Daily News reports:
Two Texas high school students put on a class skit portraying the assassination of President-elect Donald Trump — a performance that drew boos from their district.
The students performed their skit, called “The Assassination of Donald Trump,” in their English class two weeks ago at John Marshall High School, the San Antonio Express-News reported Friday.
The parents of a student who saw the skit said it featured one boy pretending to shoot another boy — who was playing Trump — with a cell phone. The Trump boy then fell to the ground, playing dead.
According to the school district, students had to submit their skits in advance for approval. But the Trump thespians apparently changed their act without telling anyone.
“The teacher had no idea this change had occurred until the students began to perform this in the classroom,” Northside Independent School District Superintendent Brian Woods said in a statement.
“The teacher stopped the student skit immediately when it became apparent that it was inappropriate.”
Woods said the district “does not condone the action of these students or anyone else who would threaten violence,” and that the skit had been addressed “appropriately.”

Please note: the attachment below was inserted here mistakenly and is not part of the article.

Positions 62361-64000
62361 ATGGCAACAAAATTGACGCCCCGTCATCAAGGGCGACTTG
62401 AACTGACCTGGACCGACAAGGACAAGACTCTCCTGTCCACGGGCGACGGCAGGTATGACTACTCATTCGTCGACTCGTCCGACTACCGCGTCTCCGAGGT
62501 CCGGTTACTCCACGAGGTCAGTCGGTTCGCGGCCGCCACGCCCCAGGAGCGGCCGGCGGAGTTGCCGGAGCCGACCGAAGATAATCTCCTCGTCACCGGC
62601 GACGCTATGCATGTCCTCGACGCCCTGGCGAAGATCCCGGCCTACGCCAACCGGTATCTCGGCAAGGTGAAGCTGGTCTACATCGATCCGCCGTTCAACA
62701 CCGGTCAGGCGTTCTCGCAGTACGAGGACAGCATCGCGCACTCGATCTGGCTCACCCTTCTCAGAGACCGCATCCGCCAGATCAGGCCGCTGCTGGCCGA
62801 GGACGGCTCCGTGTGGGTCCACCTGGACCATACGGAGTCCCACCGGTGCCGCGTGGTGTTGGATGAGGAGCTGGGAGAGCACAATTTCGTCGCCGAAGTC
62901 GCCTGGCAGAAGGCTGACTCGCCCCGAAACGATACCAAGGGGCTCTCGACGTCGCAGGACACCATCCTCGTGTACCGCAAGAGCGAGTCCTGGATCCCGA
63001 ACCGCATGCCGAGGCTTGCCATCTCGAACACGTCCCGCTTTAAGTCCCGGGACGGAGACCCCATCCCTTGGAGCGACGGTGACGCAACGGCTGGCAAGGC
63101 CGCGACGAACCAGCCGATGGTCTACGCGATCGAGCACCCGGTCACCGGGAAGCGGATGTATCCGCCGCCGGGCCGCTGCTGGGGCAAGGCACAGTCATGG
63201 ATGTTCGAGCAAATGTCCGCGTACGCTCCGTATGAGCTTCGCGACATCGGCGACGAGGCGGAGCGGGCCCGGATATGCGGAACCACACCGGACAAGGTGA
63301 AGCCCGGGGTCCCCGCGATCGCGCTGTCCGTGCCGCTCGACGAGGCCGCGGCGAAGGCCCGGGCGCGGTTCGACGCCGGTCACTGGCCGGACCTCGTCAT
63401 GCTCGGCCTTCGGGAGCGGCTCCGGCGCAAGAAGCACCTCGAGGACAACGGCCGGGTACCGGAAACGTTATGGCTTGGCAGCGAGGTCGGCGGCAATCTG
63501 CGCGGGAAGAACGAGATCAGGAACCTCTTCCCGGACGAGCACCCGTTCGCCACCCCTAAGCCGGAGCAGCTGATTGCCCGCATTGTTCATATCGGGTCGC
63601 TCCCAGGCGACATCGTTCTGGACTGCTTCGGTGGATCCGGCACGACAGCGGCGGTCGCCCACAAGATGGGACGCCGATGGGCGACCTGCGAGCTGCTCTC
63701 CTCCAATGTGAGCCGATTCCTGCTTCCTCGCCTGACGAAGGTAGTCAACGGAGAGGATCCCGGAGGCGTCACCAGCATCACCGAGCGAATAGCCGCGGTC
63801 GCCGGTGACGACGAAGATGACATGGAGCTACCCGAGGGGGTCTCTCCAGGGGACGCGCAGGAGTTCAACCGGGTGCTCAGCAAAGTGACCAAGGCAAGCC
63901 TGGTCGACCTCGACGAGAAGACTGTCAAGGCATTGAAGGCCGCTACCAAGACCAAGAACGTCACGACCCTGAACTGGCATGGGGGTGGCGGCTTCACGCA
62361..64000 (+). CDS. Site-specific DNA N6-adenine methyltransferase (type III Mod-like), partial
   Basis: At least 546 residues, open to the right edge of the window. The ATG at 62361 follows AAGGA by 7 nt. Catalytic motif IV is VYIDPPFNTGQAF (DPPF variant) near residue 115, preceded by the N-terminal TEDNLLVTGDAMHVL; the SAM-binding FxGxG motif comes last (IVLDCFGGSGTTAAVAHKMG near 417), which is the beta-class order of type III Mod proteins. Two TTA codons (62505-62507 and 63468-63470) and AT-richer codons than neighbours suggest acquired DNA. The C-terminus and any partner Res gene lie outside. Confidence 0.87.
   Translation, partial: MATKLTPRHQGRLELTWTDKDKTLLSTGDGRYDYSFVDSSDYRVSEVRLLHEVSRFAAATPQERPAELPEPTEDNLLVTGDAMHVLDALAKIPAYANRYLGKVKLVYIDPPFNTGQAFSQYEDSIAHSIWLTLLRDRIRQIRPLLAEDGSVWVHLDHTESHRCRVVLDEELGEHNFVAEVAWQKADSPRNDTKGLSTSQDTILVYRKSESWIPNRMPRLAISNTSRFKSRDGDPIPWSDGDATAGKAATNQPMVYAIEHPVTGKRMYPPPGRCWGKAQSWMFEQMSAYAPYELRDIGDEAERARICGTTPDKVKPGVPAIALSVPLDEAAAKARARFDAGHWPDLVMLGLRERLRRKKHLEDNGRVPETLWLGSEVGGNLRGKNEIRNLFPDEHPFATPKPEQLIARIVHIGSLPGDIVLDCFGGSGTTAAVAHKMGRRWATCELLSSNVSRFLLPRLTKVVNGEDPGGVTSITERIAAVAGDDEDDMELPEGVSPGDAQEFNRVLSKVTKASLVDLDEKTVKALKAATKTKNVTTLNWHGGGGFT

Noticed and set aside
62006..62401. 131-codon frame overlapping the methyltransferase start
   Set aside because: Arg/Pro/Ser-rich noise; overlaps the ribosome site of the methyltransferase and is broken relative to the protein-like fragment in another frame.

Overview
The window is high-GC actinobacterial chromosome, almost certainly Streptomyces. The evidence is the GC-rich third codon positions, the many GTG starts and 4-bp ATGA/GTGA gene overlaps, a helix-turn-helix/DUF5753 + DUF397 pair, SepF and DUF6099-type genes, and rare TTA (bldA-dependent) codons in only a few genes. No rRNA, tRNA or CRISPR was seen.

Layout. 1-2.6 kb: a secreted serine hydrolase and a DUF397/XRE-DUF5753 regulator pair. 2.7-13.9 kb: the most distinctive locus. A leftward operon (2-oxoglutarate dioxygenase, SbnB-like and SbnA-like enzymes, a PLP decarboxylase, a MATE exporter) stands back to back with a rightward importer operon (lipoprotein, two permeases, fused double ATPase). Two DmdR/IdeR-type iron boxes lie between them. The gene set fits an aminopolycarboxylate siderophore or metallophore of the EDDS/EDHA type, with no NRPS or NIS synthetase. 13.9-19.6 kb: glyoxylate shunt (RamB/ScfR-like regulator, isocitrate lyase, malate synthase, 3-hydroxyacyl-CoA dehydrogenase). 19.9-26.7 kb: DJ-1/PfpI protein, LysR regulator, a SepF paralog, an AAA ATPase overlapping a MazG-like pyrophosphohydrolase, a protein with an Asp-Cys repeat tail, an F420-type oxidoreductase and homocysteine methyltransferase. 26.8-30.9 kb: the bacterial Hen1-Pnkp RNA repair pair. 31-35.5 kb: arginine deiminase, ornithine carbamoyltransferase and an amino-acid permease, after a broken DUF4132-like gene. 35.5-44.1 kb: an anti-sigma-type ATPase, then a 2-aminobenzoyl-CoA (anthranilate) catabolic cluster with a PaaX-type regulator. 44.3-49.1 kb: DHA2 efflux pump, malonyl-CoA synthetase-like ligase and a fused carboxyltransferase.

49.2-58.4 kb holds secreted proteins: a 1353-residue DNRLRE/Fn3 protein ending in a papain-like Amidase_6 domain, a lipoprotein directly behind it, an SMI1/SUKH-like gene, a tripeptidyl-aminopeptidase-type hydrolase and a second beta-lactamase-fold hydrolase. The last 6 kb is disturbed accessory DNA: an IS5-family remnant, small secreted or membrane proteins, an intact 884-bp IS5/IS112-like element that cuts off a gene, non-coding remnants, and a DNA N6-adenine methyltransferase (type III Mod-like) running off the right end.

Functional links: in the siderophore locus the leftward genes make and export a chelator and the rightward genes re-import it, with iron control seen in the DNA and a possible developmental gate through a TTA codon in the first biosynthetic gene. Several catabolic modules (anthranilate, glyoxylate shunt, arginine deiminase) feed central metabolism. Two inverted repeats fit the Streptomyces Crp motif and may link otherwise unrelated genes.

The district did not identify the students or the teacher, or say if any of them faced punishment. The district could not be reached for comment.
But the parents of a student said the teacher never appeared to be reprimanded.
“I don’t understand how the teacher can repeat an apology and be right there back at work on Monday morning,” Harold Bean told the Express-News.
“Though we understand she is apologetic, it does not make the situation right.”
Bean added that he thinks the narrative from the district is “a bunch of B.S.,” and he wondered why the teacher didn’t stop the skit as soon she heard its title.
He did not return messages from the Daily News.
This is at least the third time since Trump’s White House victory that someone has run into trouble for intimating his assassination.
An Ohio man, Zachary Benson, faces federal charges for tweeting on Election Day that killing Trump was his “life goal.”
“My life goal is to assassinate Trump. Don’t care if I serve infinite sentences. That man deserves to decease existing (sic),” Benson tweeted, according to a criminal complaint.
He faces up to five years in prison if convicted for the now-deleted tweets.
Last week, the CEO of cybersecurity startup Packetsled resigned after vowing violence against Trump.
“I’m going to kill the President Elect. Bring it secret service,” Matt Harrigan wrote in a Facebook post he later said he believed to be private. No charges have been announced against him.